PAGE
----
What does it mean to make a lower comparison? This introduction aims to give you a better understanding of the concept of downward comparisons, the reasons that young people use them, and the dangers of doing so all the time.
Downward Comparisons Need To Be Defined.
As a form of social comparison, a downward comparison is a type of social assessment. When we compare ourselves to others who are less skillful or lucky than we are, we are engaged in the practice of negative self-talk. For example, a tween suffering at soccer might think, “Well, at least I can block better than he can,” while comparing themselves to the poorest player on the team.
Unlike upward comparisons in which a child compares himself to the top player on the team, downward comparisons occur when a child compares himself to the worst player on the squad. Comparisons can damage a child’s self-esteem to others.
What's Wrong With Making Downward Comparisons All the Time?
The risk is that a youngster would stop striving to improve and instead develop an overblown, inflated sense of self if they only make downward comparisons. Downward comparisons can also be harmful because they safeguard one’s self-esteem from being eroded by an abundance of upward comparisons.
To help their children see themselves objectively, parents might teach them to look back at their own lives and not compare themselves to the lives of others. For example, if a soccer player wants to score more goals, he could assess how many goals he scored in the previous season and look for ways to improve. Comparisons with students with diverse athletic abilities, physical stature, and other characteristics are preferable.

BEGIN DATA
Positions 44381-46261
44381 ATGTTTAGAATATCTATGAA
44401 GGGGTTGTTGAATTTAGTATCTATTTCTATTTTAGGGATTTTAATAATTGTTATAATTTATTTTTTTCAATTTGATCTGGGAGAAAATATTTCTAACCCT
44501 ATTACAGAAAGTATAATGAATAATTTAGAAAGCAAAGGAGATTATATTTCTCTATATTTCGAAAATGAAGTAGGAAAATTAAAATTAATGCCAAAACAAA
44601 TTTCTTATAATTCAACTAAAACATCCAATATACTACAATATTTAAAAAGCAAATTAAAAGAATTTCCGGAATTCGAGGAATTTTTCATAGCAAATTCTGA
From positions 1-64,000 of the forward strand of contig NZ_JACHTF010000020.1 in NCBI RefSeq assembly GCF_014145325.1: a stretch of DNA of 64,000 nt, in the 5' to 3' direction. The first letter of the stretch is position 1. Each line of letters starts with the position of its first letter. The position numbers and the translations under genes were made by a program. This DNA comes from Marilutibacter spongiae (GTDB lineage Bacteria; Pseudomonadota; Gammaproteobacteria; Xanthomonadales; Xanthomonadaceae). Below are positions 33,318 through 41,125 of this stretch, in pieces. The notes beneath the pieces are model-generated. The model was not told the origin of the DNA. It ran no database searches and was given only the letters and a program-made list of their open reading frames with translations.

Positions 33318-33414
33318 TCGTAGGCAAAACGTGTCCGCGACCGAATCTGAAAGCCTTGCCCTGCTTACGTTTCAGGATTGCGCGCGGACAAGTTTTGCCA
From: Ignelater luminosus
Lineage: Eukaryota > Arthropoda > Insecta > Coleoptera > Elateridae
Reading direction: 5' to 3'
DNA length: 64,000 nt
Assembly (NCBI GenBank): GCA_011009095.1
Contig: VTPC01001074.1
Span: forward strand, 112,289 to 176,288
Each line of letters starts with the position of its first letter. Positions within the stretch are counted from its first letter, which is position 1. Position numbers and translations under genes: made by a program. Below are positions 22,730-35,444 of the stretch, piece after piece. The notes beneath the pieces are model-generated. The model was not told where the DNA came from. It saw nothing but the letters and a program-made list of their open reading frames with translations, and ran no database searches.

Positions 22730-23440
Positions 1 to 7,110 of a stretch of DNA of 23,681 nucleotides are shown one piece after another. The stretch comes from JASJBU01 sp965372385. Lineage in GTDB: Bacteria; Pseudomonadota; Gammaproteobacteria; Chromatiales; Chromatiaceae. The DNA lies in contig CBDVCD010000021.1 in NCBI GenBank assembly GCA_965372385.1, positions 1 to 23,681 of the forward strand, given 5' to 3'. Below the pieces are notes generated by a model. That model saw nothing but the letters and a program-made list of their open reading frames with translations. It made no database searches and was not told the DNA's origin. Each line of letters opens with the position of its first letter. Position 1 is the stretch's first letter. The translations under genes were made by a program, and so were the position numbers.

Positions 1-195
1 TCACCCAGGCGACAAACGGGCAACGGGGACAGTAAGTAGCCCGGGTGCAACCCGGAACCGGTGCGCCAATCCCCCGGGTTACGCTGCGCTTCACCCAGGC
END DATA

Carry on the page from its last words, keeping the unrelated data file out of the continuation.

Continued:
Parents can help minimize their children’s use of social comparisons by not engaging in them themselves.
When comparing your youngster to his elder sibling, avoid mentioning specific developmental achievements the older brother achieved.
There is a lot of envy and anger amongst siblings because of their constant comparisons. Children may be encouraged to compete with themselves rather than their siblings if they are not compared.
How to Avoid the Use of Relative Measures
Parents can help their children understand that comparing themselves to others is unfair because everyone is unique. It’s unfair for your youngster to compare himself to the team’s weakest soccer player just because he’s bigger or has played the game longer.
As with downward comparisons, this is also true. The top player’s parents may have paid for him to attend soccer camp every year for the past many years. Comparisons are tainted by this advantage as well.
Comparing two people isn’t a good idea because each person has a genetic edge or other benefits. Tell them that the world’s greatest athletes compete against each other and the records they have achieved.